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Improved treatment of severe epilepsy could reduce the overall cost of the condition, according to research presented at the annual meeting of the International Society of Pharmacoeconomic Outcomes Research, in Atlanta.
Improved treatment of severe epilepsy could reduce the overall cost of the condition, according to research presented at the annual meeting of the International Society of Pharmacoeconomic Outcomes Research (ISPOR), in Atlanta.
The 2-year observational study, “Health Care Costs Stratified by Epilepsy Severity in a US Commercially Insured Setting,” looked at US insurance records of 9,163 epilepsy patients who filed at least 2 claims for antiepileptic drug (AED)-related costs.
According to the study, the annual cost of non-drug treatment of epilepsy increases disproportionately with the severity of the disease, while AED-related costs remain stable regardless of disease severity.
“The high cost of treating severe epilepsy could be reduced through improved treatment strategies that reduce the occurrence of seizures,” said the study author Florent Richy, MPH, PhD, head of epidemiology, UCB, and adjunct professor of epidemiology, University of Liege, Belgium.
“The seizures themselves, not necessarily the drugs that treat them, lead to high healthcare costs mainly attributable to emergency-room visits, hospitalizations, lab tests, etc.,” Dr Richy told Formulary.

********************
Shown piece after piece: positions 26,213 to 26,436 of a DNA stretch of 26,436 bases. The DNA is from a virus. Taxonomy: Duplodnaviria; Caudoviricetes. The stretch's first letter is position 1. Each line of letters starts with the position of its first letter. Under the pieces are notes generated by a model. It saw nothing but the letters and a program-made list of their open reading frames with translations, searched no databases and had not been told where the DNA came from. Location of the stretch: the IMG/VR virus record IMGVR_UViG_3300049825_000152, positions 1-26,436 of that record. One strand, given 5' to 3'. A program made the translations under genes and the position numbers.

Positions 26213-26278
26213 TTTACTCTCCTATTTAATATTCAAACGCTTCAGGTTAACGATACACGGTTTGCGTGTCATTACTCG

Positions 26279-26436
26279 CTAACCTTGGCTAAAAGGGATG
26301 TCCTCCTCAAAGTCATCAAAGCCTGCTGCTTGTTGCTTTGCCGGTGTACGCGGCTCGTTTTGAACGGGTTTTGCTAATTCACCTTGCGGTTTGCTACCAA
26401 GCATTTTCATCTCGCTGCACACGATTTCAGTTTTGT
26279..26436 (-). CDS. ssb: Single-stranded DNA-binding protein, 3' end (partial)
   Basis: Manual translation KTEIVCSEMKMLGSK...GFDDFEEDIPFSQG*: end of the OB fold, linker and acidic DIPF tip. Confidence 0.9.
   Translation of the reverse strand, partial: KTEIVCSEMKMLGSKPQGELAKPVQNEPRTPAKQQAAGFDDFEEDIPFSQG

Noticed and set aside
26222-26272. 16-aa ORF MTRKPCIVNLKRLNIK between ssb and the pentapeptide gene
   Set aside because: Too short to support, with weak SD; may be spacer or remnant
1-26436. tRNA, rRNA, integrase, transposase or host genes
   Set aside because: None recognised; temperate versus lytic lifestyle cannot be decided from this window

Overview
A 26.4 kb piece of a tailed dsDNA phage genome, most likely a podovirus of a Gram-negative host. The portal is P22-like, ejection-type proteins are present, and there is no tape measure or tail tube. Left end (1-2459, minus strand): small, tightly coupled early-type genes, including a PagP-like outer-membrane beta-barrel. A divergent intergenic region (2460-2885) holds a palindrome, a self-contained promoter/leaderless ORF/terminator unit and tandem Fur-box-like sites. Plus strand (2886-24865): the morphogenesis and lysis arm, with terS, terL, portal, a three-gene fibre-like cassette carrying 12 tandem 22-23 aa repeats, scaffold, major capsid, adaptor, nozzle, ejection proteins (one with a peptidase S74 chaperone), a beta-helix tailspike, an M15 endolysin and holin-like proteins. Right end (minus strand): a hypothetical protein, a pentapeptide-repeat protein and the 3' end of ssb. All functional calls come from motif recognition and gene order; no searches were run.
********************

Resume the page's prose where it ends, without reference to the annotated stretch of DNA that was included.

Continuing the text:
Total costs of treatment ranged from $6,000 to $33,000 per year, depending on disease severity, which was rated based on the number of epilepsy-related emergency-room visits, with >3 visits considered “most severe.” Annual costs were categorized as either “AED” or “non-AED” costs. “Non-AED” costs included concomitant medications and “other” costs, such as emergency-room visits, hospitalizations, lab, and radiology tests, and physician visits.
An unadjusted analysis showed that while AED costs were not linked to epilepsy severity, there was a disproportionate 10-fold rise in “other” costs from the least to most severe category driven mainly by hospitalization expenses. In the adjusted analysis, the difference between AED and “other” costs also increase significantly with epilepsy severity, and it also increased with the number of comorbidities and age. In contrast, the cost difference decreased with better AED compliance, leading the authors to conclude that cost savings could be achieved through strategies to improve treatment of severe epilepsy.
“Strategies that reduce the occurrence of seizures will provide benefits to individual patients who live with this burdensome disease, as well as to the healthcare system,” Dr Richy said.
Epilepsy affects 3 million Americans, making it more common than multiple sclerosis and Parkinson’s disease combined. More than 20 AEDs-used alone or in combination-are available to treat epilepsy.
However, only half of people diagnosed will achieve seizure freedom with the first medication they try and more than 1 million people in the United States continue to experience seizures despite trying 2 or more AEDs, according to Dr Richy. “Therefore, there is still a need for new epilepsy treatments,” he said.
The study was sponsored by UCB, maker of Vimpat (lacosamide) C-V and Keppra XR (levetiracetam) extended-release tablets.